Reconvened Regular Meeting
June 27, 2012
The Crow Wing Town Board reconvened its June 26, 2012 board
meeting at 8 a.m. June 27, 2012 at the Pam Finch residence located at 7414 Burr
Lane. In attendance were Mark Platta -township supervisor, Dave Schultz- township
supervisor and road supervisor, Beth Hippert –Technician for Crow Wing Soil and Water Conservation District, Pam Finch-
resident, Brendan Donahue-neighbor, and Richard (George) Burton- neighbor.
Information about the wetland complex was provided by Beth.
Pam and Brendan offered information on how the excessive water after major rain events and spring runoff is affecting their
properties, with the necessity of sandbagging to prevent water from entering their homes.
Pam’s well at this point is still under the flood waters and concern was expressed about its portability and
it’s placement in conjunction with the wetland. George discussed the recent
canoe trip in which he and Brendan explored the wetland up to the beaver dam located on the Robert Nibbe property.
Beth explained that the first step is for the property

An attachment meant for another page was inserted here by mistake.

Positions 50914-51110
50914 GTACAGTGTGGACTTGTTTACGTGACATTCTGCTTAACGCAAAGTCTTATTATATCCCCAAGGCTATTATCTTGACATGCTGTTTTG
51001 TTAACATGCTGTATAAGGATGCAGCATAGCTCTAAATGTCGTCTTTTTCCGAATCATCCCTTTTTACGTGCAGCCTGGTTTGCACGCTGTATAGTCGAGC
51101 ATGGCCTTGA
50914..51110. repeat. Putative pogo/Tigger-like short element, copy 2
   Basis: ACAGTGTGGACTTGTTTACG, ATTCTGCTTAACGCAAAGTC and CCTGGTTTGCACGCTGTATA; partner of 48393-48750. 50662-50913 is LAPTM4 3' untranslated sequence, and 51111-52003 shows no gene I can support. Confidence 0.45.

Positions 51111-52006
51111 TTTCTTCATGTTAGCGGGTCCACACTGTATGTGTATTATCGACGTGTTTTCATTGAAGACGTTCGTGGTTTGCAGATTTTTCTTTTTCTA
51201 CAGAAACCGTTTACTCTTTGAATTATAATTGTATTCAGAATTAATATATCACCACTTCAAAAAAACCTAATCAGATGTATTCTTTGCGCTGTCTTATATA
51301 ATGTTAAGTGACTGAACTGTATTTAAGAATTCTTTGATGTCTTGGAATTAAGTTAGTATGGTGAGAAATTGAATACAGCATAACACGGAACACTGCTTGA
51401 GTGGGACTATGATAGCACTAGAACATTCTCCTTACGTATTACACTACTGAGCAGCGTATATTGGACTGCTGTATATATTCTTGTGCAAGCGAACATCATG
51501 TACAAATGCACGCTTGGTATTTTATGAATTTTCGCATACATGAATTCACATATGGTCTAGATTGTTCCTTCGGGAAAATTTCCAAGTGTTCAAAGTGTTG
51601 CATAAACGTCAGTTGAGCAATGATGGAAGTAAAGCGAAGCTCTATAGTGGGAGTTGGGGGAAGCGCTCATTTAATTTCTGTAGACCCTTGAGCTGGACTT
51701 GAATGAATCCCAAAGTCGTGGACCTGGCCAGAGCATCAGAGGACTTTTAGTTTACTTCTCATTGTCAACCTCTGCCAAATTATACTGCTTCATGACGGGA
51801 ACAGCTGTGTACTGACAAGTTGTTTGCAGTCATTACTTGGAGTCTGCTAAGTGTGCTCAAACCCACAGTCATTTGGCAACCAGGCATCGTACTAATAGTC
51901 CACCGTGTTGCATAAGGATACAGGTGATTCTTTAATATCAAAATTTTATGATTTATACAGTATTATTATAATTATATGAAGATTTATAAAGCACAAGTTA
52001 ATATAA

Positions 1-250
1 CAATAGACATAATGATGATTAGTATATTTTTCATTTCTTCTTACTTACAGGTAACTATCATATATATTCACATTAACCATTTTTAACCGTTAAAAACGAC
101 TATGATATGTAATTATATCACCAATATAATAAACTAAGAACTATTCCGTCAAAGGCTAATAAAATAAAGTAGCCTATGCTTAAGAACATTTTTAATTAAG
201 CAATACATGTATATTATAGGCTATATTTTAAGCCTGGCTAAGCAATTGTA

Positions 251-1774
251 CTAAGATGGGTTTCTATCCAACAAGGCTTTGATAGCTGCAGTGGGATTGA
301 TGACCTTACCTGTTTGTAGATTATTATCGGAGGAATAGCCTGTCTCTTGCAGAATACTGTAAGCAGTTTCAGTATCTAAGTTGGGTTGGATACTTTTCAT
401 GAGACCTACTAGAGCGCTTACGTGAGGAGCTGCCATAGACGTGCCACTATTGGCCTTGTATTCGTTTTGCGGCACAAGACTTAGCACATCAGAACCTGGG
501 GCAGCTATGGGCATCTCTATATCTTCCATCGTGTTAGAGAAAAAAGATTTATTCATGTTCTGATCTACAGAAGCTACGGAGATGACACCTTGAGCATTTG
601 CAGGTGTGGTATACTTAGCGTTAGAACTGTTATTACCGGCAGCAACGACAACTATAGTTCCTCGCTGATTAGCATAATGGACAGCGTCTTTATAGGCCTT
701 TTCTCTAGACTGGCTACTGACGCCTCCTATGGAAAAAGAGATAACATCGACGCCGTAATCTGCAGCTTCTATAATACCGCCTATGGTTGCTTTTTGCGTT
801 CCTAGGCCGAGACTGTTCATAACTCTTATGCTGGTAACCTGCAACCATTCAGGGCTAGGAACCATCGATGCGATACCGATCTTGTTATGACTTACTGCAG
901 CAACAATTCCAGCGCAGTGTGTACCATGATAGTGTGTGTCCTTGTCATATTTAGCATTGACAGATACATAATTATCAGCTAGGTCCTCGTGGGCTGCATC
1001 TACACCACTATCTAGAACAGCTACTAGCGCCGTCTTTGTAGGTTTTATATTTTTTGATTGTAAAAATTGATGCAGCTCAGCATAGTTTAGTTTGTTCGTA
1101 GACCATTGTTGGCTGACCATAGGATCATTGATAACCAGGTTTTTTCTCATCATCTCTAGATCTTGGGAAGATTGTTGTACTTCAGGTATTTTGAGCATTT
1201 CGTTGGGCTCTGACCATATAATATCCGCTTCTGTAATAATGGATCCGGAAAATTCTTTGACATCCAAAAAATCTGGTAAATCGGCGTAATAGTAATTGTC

owners to get the original survey and have a surveyors locate the markers that were used to delineate the wetland. After that
has been completed a meeting would need to be set-up with the Technical Evaluation Panel (TEP). TEPs provide forums to discuss site-specific interpretations of laws, rules, and technical
data. Proposals on what can be done to rectify this situation will come from that panel.
The group then moved the meeting to Ravenswood at the location
where the road right-of-way borders the wetland. They were joined at this point by Trent Baumann- neighbor. A small amount
of water was noted in the roadside ditch next to the wetland, the height of the water in the wetland was about 2 feet above
level of the water in the ditch with no flow noted.
Trent invited the supervisors to view the dry man-made
trench that exists on his property. Trent’s property is adjacent to Ravenswood opposite the wetland. The trench is approximately
two feet wide and 18 inches deep meandering through the area and appears to have been created by a “backhoe”. Judging from the size of some of the aspens growing in the bottom of the trench
it was likely constructed over 20 years ago. The trench was completely dry with no evidence of wetland vegetation in the area.
Meeting adjourned at 9:20 a.m.